THE Bank of Japan has announced its most determined effort yet to end years of economic stagnation, saying it would switch to an open-ended commitment to buying assets next year and double its inflation target to 2pc.
It issued a joint statement with the government promising to reach the inflation goal "at the earliest possible time," drawing praise from Prime Minister Shinzo Abe, who has piled relentless pressure on the central bank to take bolder measures.
The decision to adopt asset buying with no end date had exceeded market expectations, analysts said. But Tokyo stocks fell and, after an initial selloff, the yen rose on investor disappointment that the stimulus would not start until 2014.
Having slashed interest rates close to zero, the BOJ's policy is the latest unorthodox effort by a leading central bank to try to boost an otherwise weak recovery from the global financial crisis and, in Japan's case, overcome more than a decade of deflation.
Mr Abe, who led his Liberal Democratic Party to a landslide victory in December elections and made aggressive budget and monetary stimulus a centrepiece of his campaign, hailed yesterday's action as a game-changer.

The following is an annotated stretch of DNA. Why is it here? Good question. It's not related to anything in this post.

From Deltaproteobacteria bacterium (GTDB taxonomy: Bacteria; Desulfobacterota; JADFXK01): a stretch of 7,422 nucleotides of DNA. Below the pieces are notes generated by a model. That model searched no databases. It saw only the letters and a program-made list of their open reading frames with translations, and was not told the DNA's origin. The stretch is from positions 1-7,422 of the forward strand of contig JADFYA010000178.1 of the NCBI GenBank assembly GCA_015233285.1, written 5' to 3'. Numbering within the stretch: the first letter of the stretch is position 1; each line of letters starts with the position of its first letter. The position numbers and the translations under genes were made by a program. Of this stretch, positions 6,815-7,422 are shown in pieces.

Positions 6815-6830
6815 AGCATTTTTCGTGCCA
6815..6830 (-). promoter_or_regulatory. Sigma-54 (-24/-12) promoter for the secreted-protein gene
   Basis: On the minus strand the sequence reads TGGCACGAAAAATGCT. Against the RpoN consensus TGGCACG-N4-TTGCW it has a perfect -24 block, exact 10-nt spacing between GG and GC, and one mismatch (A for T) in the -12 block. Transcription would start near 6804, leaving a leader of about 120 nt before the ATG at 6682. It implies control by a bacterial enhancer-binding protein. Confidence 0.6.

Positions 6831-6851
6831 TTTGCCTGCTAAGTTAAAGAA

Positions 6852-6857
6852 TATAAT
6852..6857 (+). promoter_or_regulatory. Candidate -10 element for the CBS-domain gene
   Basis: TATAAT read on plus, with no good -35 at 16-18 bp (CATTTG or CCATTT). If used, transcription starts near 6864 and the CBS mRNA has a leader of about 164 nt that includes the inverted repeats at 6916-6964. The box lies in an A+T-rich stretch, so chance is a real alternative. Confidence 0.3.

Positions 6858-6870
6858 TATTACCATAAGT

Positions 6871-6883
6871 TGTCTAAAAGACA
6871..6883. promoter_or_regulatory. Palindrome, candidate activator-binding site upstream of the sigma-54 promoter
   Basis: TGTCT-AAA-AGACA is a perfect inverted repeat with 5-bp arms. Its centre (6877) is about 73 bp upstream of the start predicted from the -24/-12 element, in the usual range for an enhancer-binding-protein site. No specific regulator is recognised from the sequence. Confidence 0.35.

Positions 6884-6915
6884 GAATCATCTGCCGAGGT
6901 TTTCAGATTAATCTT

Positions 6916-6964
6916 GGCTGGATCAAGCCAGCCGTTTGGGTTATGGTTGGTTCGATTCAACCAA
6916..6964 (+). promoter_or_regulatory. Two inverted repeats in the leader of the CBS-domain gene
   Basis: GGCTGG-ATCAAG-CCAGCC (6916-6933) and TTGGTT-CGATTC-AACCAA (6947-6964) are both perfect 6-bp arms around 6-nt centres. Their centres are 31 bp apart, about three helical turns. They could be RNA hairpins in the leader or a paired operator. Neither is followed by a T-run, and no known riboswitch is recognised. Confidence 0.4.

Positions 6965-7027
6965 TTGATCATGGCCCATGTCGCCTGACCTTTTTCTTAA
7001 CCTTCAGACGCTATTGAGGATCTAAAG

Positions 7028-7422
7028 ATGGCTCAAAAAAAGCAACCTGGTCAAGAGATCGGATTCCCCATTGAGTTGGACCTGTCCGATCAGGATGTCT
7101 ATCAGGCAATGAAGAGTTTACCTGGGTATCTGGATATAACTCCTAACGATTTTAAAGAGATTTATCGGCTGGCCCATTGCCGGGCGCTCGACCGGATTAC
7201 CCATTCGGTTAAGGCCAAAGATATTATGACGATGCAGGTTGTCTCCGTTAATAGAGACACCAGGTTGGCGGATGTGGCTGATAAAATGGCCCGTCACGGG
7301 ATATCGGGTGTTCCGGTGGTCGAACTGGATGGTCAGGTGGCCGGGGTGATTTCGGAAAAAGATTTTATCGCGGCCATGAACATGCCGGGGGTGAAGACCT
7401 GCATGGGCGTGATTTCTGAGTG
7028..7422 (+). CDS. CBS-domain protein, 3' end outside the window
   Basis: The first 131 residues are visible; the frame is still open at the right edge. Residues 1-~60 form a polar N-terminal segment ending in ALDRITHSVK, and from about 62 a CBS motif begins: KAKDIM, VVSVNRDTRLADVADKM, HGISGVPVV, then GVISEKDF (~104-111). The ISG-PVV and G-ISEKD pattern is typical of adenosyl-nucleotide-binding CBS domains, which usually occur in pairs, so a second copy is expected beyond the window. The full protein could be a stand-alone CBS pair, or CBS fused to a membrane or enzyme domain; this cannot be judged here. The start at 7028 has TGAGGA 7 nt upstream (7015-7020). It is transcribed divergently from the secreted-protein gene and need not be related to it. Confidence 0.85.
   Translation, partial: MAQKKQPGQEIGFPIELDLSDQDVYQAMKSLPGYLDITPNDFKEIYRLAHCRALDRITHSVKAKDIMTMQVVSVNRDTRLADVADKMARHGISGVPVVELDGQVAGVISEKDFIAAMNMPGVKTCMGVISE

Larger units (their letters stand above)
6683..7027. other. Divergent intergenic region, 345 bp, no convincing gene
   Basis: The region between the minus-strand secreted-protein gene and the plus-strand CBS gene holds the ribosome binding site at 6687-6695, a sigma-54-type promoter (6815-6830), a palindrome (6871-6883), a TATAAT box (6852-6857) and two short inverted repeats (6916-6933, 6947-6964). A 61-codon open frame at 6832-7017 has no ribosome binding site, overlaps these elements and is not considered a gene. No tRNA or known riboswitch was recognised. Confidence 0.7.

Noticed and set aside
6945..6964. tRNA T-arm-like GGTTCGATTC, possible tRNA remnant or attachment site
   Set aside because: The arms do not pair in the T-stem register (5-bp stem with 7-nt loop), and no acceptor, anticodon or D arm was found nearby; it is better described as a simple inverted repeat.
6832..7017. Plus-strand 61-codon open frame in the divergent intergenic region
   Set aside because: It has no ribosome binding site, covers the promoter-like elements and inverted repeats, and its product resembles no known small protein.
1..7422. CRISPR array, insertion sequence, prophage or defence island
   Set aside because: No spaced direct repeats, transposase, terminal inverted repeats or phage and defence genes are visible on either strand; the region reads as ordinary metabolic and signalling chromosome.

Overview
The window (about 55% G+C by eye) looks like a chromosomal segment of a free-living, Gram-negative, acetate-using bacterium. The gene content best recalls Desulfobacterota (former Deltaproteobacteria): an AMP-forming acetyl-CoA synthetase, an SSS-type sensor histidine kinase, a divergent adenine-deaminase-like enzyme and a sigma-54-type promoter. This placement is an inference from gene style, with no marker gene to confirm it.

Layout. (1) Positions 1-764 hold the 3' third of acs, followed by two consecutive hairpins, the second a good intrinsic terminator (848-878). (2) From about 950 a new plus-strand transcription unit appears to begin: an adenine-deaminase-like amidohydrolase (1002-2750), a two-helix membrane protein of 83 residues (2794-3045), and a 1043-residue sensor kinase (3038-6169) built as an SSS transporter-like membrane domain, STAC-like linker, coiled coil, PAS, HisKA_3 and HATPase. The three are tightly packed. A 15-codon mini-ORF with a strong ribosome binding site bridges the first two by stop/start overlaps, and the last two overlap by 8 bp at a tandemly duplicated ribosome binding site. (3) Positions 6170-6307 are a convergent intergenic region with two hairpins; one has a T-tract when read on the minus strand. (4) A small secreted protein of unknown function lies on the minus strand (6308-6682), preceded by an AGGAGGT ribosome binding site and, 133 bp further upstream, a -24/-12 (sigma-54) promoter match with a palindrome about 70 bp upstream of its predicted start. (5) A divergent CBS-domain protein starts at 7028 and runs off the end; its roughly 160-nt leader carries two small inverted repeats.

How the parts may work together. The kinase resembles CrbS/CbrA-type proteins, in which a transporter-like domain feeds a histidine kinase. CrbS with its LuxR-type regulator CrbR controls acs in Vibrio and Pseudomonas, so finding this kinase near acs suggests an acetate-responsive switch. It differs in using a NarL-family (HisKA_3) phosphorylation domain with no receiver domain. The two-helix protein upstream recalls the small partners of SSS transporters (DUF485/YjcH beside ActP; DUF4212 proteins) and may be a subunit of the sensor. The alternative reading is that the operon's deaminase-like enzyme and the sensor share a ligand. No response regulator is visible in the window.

Under the BOJ's current programme, it has pledged to supply 101 trillion yen (less than a trillion euro) by the end of 2013 by buying assets and issuing loans.
From 2014, it will switch to an open-ended commitment to buy assets, a move many analysts thought would only come later.
It will buy 13trn yen in assets each month but accounting for redemptions, the total size of the programme will increase by 10trn yen in 2014, a balance that will be maintained beyond 2014.
The BOJ would be emulating the US Federal Reserve's open-ended asset purchases. But analysts were quick to point out that unlike the Fed, the BOJ is delaying the launch of its scheme.
The decision to adopt open-ended asset purchases was unanimous, but doubling the inflation target proved more controversial as two of the nine board members voted against the idea.
Japan has achieved 2pc inflation in only a handful of months since the late 1990s.
The dissenters argued government efforts to boost growth potential must come first. The split underscores the challenges that lie ahead. (Reuters)